"I think the Concorde was designed with like the computing power of, I don't know, my pocket calculator calculator. It really was 60s-era propulsion," Whitesides said.
Such developments, along with Virgin Galactic's own and growing experience in flying rocket-powered passenger spaceships, gives Whitesides confidence that now is the time to look past the failures of prior attempts to make high-speed travel work for consumers.
"We're building spaceships we can do these things and we can tackle big, big, big challenges, particularly when there's such a big opportunity on the other side," Whitesides said. "It's not going to be easy, but I think that we actually have a unique head-start because we've been doing all this other stuff."
Whitesides indicated that its development effort may cost billions, and said the emergence of its plan to tackle high-speed travel, let alone a flyable prototype, is likely years down the line.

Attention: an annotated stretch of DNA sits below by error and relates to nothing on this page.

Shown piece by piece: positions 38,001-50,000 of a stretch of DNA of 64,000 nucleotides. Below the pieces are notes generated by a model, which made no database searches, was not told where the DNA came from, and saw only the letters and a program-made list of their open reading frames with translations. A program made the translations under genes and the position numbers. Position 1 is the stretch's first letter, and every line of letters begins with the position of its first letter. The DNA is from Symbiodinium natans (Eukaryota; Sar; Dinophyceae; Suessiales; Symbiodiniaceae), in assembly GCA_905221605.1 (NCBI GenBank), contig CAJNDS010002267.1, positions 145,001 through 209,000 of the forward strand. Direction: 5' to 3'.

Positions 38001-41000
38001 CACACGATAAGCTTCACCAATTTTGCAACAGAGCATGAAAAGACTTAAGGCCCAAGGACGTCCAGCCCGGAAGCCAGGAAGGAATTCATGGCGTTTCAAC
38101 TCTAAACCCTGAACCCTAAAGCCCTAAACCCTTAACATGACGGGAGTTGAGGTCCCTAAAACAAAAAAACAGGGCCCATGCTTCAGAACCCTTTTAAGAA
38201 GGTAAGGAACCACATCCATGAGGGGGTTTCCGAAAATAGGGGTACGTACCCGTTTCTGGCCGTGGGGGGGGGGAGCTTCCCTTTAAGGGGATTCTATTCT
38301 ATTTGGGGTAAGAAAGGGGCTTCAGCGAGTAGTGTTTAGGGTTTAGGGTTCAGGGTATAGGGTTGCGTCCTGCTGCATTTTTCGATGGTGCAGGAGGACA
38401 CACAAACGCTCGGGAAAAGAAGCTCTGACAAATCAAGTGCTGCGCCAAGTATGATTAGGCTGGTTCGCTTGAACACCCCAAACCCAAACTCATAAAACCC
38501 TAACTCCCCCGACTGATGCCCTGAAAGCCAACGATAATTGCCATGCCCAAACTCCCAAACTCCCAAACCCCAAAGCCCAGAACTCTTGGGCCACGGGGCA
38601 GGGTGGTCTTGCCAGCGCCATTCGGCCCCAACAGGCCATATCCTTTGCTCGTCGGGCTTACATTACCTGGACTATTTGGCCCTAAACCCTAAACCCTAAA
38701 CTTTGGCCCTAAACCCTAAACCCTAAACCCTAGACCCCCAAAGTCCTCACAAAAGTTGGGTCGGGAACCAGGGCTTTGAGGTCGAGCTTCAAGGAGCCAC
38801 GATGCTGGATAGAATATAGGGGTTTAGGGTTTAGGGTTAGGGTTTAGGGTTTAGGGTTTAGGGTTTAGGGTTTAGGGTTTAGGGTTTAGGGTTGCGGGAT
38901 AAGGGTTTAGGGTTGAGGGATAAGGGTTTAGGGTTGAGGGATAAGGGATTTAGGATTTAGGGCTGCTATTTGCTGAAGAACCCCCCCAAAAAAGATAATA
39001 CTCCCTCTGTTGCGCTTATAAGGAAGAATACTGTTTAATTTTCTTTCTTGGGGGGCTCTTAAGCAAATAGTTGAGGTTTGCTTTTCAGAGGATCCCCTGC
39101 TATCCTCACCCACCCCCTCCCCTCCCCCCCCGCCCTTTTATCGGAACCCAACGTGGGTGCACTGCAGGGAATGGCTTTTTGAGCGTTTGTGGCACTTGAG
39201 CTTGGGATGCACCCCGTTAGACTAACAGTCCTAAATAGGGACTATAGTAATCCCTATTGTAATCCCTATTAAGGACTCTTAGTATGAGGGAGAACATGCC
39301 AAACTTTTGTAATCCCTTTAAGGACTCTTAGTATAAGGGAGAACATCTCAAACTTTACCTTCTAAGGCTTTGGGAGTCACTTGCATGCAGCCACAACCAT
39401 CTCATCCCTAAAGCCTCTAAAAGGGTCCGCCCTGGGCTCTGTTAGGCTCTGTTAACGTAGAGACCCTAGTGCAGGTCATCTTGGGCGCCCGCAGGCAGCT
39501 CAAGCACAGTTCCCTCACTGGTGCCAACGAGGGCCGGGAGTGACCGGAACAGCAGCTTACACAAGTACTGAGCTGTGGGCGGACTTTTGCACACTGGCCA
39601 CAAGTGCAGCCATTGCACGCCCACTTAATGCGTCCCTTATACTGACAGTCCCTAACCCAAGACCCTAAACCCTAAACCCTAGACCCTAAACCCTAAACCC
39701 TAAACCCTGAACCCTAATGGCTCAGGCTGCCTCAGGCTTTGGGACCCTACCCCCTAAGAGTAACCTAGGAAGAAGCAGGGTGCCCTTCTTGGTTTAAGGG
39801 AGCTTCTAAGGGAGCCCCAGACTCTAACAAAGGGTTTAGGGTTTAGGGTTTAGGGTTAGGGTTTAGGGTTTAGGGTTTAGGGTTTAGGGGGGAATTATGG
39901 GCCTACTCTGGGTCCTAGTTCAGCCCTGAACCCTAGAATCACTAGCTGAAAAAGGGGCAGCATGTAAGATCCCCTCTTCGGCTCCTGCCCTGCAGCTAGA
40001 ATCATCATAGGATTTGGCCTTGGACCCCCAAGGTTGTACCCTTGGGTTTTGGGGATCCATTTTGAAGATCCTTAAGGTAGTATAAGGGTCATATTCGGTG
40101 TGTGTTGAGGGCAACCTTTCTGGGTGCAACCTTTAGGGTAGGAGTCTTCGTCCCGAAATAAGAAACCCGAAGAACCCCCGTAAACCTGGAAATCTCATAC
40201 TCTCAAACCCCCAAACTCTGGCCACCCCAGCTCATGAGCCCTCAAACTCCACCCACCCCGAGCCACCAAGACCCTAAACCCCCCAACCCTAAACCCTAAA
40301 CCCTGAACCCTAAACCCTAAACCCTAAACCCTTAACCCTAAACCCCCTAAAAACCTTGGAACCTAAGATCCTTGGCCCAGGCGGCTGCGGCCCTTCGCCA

An artist's 2002 rendering of an air-breathing, hypersonic X-43B vehicle: the third and largest of NASA's Hyper-X series flight demonstrators that never came to be. NASA
Whitesides was reluctant to share details of Virgin Galactic's futuristic high-speed travel concept. But he said it's not because he didn't want to, but rather because he couldn't: The company is in its earliest stages of research, development, and data gathering, and is not yet certain of its direction.